My friend Lily and I went on a twentieth anniversary trip earlier this fall. TWENTY years of being friends. Of course, I have a few childhood friends I’ve known longer, but really no one that I’ve been in regular, frequent contact with for two decades.
Lily and I met at our student jobs in college. We worked in an office where we filed (remember that?), answered phones and did general admin. Our boss started putting us on the same shift because he thought we had had nothing in common and hence would be super productive. Ha ha ha. Ha. Ha. (I’m still laughing.)
To be fair, it wasn’t an unreasonable assumption. On the surface, Lily, in all her goth glory, was an unlikely bestie for my Gap-wearing, average suburban self. But as Lily likes to say, I’m goth inside. Apparently.
Whatever. The point is that we hied ourselves off to some woods that were located roughly at the midpoint between our two cities. We were renting a little cottage.
So imagine our surprise when we turned into the property and saw this.
Here, look at it from another angle.
Or this one.
So already this has become Lily’s dream vacay. We peeked in the windows. Lots of old furniture, boxes upon boxes upon boxes (we’re talking Hoarders, here), and a pinball machine (really) were easily visible.
Who owned this place? Who lived here back in the day? No idea. Because this area we were in was, no offense and name withheld to protect the innocent, no great shakes. Some lakefront cottages, some modest houses in the village.
A live bait vending machine on the street corner. You know, the usual.
Whatever its story, this place was glorious, both inherently and in its decay. It was also a little bit creepy. And hard not to think about as we went to bed in our tiny little cottage.
But luckily, there was a sign in the bathroom reminding us to stay positive. I don’t know about you, but I appreciate being reminded to be grateful when I’m in the bathroom.
And, after all, we had our groceries to distract us.
And then, of course, there was the “We forgot everything so we have to go to the grocery store again,” haul.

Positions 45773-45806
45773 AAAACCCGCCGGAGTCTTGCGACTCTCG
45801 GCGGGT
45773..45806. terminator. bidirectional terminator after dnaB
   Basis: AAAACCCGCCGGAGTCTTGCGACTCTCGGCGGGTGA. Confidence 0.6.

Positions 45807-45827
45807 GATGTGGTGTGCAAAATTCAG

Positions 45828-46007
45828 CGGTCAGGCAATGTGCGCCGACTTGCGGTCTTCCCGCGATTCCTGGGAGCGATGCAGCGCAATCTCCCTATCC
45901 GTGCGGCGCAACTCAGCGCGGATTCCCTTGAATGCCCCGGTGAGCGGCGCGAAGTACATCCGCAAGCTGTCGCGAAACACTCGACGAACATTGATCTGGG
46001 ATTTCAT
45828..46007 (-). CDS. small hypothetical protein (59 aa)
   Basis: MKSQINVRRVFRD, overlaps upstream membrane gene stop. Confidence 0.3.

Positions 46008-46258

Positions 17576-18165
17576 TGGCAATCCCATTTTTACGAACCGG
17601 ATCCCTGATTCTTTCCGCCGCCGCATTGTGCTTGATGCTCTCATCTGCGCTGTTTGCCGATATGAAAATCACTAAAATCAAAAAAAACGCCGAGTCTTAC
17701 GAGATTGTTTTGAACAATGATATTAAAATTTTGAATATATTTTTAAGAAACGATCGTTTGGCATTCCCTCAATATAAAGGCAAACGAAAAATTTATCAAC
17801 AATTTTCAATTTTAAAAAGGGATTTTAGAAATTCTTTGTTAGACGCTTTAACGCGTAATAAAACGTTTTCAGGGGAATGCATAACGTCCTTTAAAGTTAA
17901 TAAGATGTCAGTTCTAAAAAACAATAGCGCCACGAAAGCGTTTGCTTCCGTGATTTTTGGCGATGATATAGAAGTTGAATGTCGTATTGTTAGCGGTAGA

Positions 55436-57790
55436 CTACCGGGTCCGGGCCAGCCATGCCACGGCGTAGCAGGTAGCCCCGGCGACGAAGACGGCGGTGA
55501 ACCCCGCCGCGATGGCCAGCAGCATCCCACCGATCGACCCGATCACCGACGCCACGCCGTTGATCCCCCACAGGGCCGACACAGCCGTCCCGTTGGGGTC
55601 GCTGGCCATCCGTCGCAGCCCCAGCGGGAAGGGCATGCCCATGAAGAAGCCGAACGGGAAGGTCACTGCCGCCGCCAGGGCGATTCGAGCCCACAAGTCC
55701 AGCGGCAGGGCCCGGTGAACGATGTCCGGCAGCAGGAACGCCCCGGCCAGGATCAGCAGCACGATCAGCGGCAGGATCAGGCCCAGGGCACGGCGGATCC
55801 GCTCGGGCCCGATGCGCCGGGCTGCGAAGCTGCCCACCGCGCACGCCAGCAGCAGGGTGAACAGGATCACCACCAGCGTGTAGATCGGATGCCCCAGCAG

The next morning, I got up early and went for a run. The house down the road, our nearest neighbour, had a big billboard up in their yard that said PREPARE TO MEET THY GOD. I’m not gonna lie, it was a little unnerving. Especially the part where, when I got to the village proper, I got chased by some dogs. For real. Right now the only reason I’m not writing this from the ninth circle of hell is that the owners of those nice doggies understood that if you’re not gonna train your attack dogs, you need an electric fence.
When I got home, I informed Lily that she was not allowed to leave the cottage alone because I was afraid the local populace might mistake her for a Satanist, what with the black clothes and the black hair. I was kidding. Kind of.
“Maybe,” I said, as we sat in the lukewarm, mildewey smelling hot tub that came with the cottage, “what’s actually happening is that we came to this creepy village, the rapture happened, and all that’s left is us, those mean dogs, and this scary-ass mansion.” Because we had not seen a human since we arrived. Bear in mind that I was reading Sarah Balance’s brilliant Sins of Salem series while I was on this trip (because who DOESN’T want to read witch-trial-themed historical romance whist sitting in a lukewarm hot tub?), so that was adding to the general air of spookiness.
That night, we drove to the nearest town for dinner and were reassured that even if we weren’t among the Elect, at least we were not alone. Also, there was still pizza.
However, the theme of the weekend continued to assert itself, as roughly every fourth establishment we passed was abandoned. Including the Holiday Saloon, which was a shame because when I saw this sign, I thought, I HAVE FOUND MY PEOPLE. But my sorrow was short-lived as I became distracted by talking Lily out of breaking in through a cracked second floor window because although she does not fear the long arm of the law, I most certainly do.
When I got home, I googled the town and found a few ghost stories attached to the mysterious house. It was all very spooky-weird.
The weirdest thing about this place was that there were two rocking chairs with little red cushions sitting on the porch.
I wish I had a clever, tidy way to end this rambly post, but I do not. Here, here’s a picture of me having my morning coffee by the creepy mansion. Happy Halloween!